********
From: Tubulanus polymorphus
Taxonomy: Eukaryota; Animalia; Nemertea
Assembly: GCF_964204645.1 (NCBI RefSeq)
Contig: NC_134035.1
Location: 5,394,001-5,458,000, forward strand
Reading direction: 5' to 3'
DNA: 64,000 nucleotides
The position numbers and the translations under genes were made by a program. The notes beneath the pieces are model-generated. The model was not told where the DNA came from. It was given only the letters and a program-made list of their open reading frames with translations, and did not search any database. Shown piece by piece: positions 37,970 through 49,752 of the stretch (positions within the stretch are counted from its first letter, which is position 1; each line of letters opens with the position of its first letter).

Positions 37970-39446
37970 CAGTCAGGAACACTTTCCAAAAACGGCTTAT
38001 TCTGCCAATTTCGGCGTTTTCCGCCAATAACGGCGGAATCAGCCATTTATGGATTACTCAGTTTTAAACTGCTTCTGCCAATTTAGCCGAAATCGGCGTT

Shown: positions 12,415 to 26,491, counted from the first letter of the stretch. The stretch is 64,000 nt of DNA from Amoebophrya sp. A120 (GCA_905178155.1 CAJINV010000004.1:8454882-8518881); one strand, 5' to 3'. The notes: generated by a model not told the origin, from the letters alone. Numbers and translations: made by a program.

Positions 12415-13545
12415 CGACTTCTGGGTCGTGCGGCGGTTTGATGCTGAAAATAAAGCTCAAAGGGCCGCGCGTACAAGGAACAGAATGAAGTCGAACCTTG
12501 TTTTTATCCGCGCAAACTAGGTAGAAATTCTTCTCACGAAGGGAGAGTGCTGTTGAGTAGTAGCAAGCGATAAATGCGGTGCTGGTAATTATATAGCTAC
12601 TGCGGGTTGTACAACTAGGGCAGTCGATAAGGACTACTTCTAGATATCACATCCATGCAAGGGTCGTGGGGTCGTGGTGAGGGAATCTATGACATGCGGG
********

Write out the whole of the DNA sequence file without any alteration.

From: Tubulanus polymorphus
Taxonomy: Eukaryota; Animalia; Nemertea
Assembly: GCF_964204645.1 (NCBI RefSeq)
Contig: NC_134035.1
Location: 5,394,001-5,458,000, forward strand
Reading direction: 5' to 3'
DNA: 64,000 nucleotides
The position numbers and the translations under genes were made by a program. The notes beneath the pieces are model-generated. The model was not told where the DNA came from. It was given only the letters and a program-made list of their open reading frames with translations, and did not search any database. Shown piece by piece: positions 37,970 through 49,752 of the stretch (positions within the stretch are counted from its first letter, which is position 1; each line of letters opens with the position of its first letter).

Positions 37970-39446
37970 CAGTCAGGAACACTTTCCAAAAACGGCTTAT
38001 TCTGCCAATTTCGGCGTTTTCCGCCAATAACGGCGGAATCAGCCATTTATGGATTACTCAGTTTTAAACTGCTTCTGCCAATTTAGCCGAAATCGGCGTT

Shown: positions 12,415 to 26,491, counted from the first letter of the stretch. The stretch is 64,000 nt of DNA from Amoebophrya sp. A120 (GCA_905178155.1 CAJINV010000004.1:8454882-8518881); one strand, 5' to 3'. The notes: generated by a model not told the origin, from the letters alone. Numbers and translations: made by a program.

Positions 12415-13545
12415 CGACTTCTGGGTCGTGCGGCGGTTTGATGCTGAAAATAAAGCTCAAAGGGCCGCGCGTACAAGGAACAGAATGAAGTCGAACCTTG
12501 TTTTTATCCGCGCAAACTAGGTAGAAATTCTTCTCACGAAGGGAGAGTGCTGTTGAGTAGTAGCAAGCGATAAATGCGGTGCTGGTAATTATATAGCTAC
12601 TGCGGGTTGTACAACTAGGGCAGTCGATAAGGACTACTTCTAGATATCACATCCATGCAAGGGTCGTGGGGTCGTGGTGAGGGAATCTATGACATGCGGG